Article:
Wednesday, April 29, 2009


THE EFFECT OF GAMMA RAYS ON MAN - IN - THE - MOON MARIGOLDS Paul Zindel. I must have read this play about a million light - years ago, but I just had to re-read it after seeing the above stained glass representation of the electromagnetic spectrum at the Smithsonian National Air and Space Museum. (You can see the gamma rays, right after the ultra-violets and the x - rays; the painting is The March Marigold, c. 1870, by Sir Edward Coley Burne-Jones). Tillie is so courageous and steadfast in her scientific method, so accurate and inspired in her understanding of the Universe.

On those quizzes that ask what fictional character you would choose to be like, I always think of Tillie. Of course, my worry is that I'm more like the mundane Janice, who is sure she's going to win, but in fact comes in second at the Science Fair, after Tillie, who is a girl of true vision:

"For one thing, the effect of gamma rays on man-in-the-moon marigolds has made me curious about the sun and the stars, for the universe itself must be like a world of great atoms . . . but most important, I suppose my experiment has made me feel important--every atom in me, in everybody, has come from the sun--from places beyond our dreams. The atoms of our hands, the atoms of our hearts" (101-02).

ANOTHER ROADSIDE ATTRACTION Tom Robbins. Now I know that I read EVEN COWGIRLS GET THE BLUES a couple of times in the 70s, and STILL LIFE WITH WOODPECKER a couple of times in the 80s. So why not ROADSIDE ATTRACTION? Luckily, my eldest brother sent me a copy for Christmas last year. If, like me, you missed it in the 70s, it's not too late! The funky restaurant and wacky animal acts were fun, and I appreciated all of Amanda's nature / life philosophies; but what I really loved (and maybe this is true for everyone who reads the book) was the last third of the novel when the criminal monastery subplot takes over and becomes the plot!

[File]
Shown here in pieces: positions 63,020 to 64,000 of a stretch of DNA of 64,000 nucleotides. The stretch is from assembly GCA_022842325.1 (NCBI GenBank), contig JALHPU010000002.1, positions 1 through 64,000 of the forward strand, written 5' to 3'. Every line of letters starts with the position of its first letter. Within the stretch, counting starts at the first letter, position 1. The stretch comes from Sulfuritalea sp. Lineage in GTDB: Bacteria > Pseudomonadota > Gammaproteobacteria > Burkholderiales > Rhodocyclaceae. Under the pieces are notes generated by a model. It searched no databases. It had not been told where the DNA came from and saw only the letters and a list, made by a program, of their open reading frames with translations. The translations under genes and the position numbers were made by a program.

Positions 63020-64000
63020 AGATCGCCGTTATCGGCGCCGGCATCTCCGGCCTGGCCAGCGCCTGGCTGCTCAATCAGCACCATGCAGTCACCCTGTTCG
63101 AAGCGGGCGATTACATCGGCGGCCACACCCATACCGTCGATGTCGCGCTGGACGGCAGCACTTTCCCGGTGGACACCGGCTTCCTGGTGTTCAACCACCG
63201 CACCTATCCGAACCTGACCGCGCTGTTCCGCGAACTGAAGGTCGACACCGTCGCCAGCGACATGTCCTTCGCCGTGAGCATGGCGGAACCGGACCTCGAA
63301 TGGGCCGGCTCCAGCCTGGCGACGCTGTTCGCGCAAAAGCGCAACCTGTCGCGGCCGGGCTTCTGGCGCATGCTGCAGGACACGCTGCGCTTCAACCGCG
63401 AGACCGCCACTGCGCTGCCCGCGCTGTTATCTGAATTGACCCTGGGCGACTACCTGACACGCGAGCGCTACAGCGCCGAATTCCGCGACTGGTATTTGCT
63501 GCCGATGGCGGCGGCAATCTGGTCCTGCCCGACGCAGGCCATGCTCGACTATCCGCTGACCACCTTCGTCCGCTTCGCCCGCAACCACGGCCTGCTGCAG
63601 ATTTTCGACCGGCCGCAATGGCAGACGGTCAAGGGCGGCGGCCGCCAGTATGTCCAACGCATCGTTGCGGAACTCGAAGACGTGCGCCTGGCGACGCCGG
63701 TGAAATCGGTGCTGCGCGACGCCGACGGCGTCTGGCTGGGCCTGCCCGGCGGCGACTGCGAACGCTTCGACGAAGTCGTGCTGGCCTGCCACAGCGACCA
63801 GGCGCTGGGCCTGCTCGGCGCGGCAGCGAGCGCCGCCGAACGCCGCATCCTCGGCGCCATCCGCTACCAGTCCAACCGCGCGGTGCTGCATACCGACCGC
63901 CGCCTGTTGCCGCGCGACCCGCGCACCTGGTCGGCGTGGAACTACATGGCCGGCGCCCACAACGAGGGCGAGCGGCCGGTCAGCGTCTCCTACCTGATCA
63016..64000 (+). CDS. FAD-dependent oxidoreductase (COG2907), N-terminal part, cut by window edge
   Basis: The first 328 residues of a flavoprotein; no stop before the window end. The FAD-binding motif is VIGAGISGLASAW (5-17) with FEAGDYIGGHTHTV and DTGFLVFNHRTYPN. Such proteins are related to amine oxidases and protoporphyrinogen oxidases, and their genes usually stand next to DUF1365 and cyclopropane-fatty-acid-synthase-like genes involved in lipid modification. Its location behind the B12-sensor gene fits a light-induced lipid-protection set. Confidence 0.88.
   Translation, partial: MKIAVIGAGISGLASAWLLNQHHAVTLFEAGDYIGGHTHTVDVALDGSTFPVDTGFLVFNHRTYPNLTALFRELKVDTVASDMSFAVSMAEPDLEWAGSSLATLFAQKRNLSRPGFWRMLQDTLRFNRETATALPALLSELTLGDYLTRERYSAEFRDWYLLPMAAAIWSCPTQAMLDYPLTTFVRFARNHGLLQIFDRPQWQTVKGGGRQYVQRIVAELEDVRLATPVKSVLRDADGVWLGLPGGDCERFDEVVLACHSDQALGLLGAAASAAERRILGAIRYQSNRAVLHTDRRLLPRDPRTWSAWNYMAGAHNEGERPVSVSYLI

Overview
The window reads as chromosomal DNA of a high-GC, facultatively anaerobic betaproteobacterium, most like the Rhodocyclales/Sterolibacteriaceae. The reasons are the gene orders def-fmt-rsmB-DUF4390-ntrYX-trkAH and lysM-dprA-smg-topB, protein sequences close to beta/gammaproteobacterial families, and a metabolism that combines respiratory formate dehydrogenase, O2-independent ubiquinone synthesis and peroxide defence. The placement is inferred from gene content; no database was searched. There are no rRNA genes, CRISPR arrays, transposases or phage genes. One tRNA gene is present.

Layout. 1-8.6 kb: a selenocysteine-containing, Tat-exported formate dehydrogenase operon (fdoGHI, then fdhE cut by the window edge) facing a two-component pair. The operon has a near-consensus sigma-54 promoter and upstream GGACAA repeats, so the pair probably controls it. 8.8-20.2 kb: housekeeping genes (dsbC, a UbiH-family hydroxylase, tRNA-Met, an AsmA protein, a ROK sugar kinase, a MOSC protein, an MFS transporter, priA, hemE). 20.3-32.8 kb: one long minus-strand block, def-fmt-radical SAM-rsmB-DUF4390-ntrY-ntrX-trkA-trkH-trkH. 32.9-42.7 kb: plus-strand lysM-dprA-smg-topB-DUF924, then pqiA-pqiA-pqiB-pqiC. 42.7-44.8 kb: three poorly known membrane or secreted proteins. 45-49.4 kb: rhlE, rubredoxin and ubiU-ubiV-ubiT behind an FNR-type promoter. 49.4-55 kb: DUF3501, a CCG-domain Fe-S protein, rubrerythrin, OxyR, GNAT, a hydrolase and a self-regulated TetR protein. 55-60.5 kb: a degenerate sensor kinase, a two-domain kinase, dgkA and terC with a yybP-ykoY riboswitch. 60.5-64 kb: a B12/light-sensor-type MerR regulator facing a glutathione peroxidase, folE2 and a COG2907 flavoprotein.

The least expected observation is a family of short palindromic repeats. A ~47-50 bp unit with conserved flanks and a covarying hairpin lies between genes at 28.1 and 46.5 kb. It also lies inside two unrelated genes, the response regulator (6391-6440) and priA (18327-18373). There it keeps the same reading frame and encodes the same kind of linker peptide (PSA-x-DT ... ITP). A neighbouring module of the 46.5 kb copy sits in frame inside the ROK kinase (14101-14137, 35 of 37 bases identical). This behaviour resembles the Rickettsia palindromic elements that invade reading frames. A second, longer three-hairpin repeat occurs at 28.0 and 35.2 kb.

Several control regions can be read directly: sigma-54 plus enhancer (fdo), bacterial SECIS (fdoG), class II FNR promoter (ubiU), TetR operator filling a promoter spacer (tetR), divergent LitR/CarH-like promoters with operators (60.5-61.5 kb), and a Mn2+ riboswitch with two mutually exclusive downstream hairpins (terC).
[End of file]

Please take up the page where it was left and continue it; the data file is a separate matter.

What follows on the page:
It was kind of like "The Da Vinci Code" meets "The Last Temptation of Christ" which, by the way is another one of my favorite novels. Both ROADSIDE & LAST TEMPTATION (by Nikos Kazantzakis)force the reader to question what matters most in Christianity -- is it the death and resurrection; is it to love your neighbor as yourself, is it that the kingdom is within? One thing for sure -- it is NOT what it has become over the centuries. However, if the secret is still hidden somewhere amidst all the distortions and meanness and abuses of power, these novelists come closer to finding and revealing it (to me anyway) than anything I have ever happened across in any church.

THE CATCHER IN THE RYE J.D. Salinger. Holden Caulfield, where have you been all my life? Here's another one that everyone is supposed to read in highschool, but somehow I never did. If you missed this one too, remember -- it's not too late to give it a try! Even at age 50, I thought it was great! For one thing, Holden shares my skepticism of the automobile:

"It's everything. I hate living in New York and all. Taxicabs, and Madison Avenue buses, with the drivers and all always yelling at you to get out at the rear door, and being introduced to phony guys . . . and going up and down in elevators when you just want to go outside, and guys fitting your pants all the time at Brooks, and people always . . . Take most people, they're crazy about cars. They worry if they get a little scratch on them, and they're always talking about how many miles they get to a gallon, and if they get a brand-new car already they start thinking about trading it in for one that's even newer. I don't even like old cars. I mean they don't even interest me. I'd rather have a goddamn horse. A horse is at least human, for God's sake" (from Chapter 17).

I just have to love a narrator who asserts that at least a horse is human!

[A decade after CATCHER IN THE RYE, preservationist James Marston Fitch expressed a similar sentiment: "The automobile has not merely taken over the street, it has dissolved the living tissue of the city. Its appetite for space is absolutely insatiable; moving and parked, it devours urban land, leaving the buildings as mere islands of habitable space in a sea of dangerous and ugly traffic." ~ New York Times, 1 May 1960]

PLEASE READ: Praise for Catcher in the Rye (& more) from the amazing Pat Conroy ~ aka Conrack.

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